Bitcoin, Ripple and the Future of Open Money


Up until now Bitcoin has been, by far, the most powerful contender in the crypto-currency market. Other alternative coins, such as Namecoin, Solidcoin and Litecoin, have arisen to offer various modifications on the core Bitcoin concept but none have achieved anything close to Bitcoin’s level of success. Litecoin is perhaps the most prominent out of all the alternatives, rumor has it that Litecoin will be tradable on Mt.Gox soon but so far the overwhelming majority of merchants – and merchant platforms, for that matter – have seen no reason to pay attention to them. Now, that may finally change with decentralized cryptocurrency’s new kid on the block: Ripple.

The Ripple project is actually older than Bitcoin itself. The original implementation was created by Ryan Fugger in 2004, the intent being to create a monetary system that was decentralized and could effectively empower individuals and communities to create their own money. All money in Ripple is explicitly represented as debt, with transactions simply consisting of balances being shifted on a series of imaginary credit lines from the payer to the receiver. In order to explain how this works in practice, consider a simple example:

Normally, if your friend Alice owed you $10, she would have to pay you back before you could make any use of that debt. If you were creative, however, you might be able to pass the debt on to someone else who knew and trusted Alice, in exchange for something you wanted. For example, you might be able to get a book you want from Bob, who also knows Alice, in exchange for letting Alice know that she now owes Bob $10. Instead of money, you used Alice’s IOU to pay Bob. Alice acts as an intermediary between you and Bob.

Ripple does the same thing, only it takes the idea one step further. What happens if you want to get a haircut from Carol, who doesn’t know Alice at all? Your $10 IOU from Alice isn’t useful because Carol being owed money by Alice doesn’t mean anything to Carol. But suppose you had a way to find out that Bob, who knows Alice, also knows Carol. You could talk to Bob and arrange for him to take Alice’s IOU in exchange for giving his own IOU for $10 to Carol. Since Alice owes him exactly what he owes Carol, Bob is even on the deal. Both Alice and Bob act as intermediaries between you and Carol.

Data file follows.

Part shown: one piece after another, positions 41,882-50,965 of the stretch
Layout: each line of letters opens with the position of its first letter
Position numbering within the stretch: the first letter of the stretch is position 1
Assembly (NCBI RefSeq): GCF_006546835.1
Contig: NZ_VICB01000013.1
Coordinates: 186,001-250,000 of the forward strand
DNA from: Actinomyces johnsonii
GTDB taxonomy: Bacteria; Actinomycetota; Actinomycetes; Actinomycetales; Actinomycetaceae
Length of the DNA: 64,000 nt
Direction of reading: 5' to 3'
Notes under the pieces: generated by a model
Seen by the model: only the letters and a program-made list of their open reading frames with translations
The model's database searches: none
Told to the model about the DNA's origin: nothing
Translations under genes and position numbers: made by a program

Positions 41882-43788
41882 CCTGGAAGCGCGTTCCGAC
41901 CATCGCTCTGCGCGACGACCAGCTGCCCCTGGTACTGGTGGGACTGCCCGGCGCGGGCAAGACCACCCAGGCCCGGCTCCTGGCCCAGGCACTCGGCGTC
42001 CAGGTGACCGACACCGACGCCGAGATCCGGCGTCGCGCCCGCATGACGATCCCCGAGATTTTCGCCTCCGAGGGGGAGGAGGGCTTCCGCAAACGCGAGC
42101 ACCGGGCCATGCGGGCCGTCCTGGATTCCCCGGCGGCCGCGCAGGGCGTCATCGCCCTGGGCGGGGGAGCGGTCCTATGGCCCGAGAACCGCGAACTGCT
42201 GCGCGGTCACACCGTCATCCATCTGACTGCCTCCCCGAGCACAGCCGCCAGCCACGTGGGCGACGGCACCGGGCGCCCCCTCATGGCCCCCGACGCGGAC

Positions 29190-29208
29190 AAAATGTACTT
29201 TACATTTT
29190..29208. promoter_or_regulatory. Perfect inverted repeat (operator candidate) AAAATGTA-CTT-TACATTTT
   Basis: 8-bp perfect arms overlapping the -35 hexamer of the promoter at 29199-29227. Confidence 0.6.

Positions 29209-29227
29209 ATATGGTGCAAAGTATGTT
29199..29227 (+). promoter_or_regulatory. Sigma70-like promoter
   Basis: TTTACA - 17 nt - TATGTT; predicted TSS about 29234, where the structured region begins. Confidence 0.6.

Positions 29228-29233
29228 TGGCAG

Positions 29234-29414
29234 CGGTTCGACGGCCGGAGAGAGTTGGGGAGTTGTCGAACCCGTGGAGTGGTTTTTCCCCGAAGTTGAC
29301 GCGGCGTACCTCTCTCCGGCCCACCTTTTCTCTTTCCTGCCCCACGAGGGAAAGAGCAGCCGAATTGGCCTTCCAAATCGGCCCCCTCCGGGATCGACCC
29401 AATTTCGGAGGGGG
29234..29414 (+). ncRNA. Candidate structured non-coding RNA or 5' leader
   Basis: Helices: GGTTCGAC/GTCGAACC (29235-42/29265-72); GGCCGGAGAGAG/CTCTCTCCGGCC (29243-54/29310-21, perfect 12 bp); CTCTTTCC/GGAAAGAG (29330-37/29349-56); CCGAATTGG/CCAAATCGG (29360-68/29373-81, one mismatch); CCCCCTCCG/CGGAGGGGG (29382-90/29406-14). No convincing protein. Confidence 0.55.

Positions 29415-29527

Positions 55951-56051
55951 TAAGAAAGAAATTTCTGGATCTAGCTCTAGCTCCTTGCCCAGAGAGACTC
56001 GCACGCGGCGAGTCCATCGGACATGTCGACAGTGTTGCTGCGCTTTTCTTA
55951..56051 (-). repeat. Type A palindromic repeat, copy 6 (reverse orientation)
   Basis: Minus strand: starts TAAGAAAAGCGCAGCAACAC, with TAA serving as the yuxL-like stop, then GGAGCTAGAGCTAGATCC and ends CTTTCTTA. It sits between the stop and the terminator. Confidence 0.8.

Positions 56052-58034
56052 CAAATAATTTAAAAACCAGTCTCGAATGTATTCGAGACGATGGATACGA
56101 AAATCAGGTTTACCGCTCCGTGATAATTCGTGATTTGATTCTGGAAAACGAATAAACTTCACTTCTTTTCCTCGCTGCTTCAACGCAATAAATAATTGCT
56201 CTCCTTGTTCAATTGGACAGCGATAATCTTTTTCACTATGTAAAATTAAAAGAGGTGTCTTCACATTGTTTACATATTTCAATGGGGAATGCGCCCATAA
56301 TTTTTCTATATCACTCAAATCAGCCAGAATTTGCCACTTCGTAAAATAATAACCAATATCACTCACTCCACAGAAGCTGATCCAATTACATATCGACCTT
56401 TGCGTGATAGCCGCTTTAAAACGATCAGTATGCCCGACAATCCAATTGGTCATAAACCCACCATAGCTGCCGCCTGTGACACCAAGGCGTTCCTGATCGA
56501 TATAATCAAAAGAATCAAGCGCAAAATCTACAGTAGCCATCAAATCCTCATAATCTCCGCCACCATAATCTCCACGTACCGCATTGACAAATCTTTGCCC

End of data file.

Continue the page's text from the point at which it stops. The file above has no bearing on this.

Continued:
And that’s how it works, Ripple turns simple obligation between friends in to money. You create a profile on the system and indicate who you know and how much you trust them by connecting to people by email address and giving them credit limits. Then whenever you want to make a payment to another Ripple user using only friendly obligations, the system finds a chain of intermediaries connecting you to the person you want to pay, and records the payment in each intermediary’s account all the way down the chain. You end up owing one of your “neighbors” on the system, and the payment recipient ends up being owed by one of her neighbors.

Ripple: Solving the Shortcoming of Bitcoin

Bitcoin is clearly not an effective store of wealth — just look at how quickly that wealth can be evaporated with the recent market crash/correction. Neither is it a useful payments mechanism, given how fast its value can fluctuate. Currently, it can take an hour for a bitcoin transaction to clear, which means that the value of the transaction when it clears can be radically different from its value at inception. Bitcoin only works for payments if you can be reasonably sure that its value will remain reasonably steady for at least the next hour or so.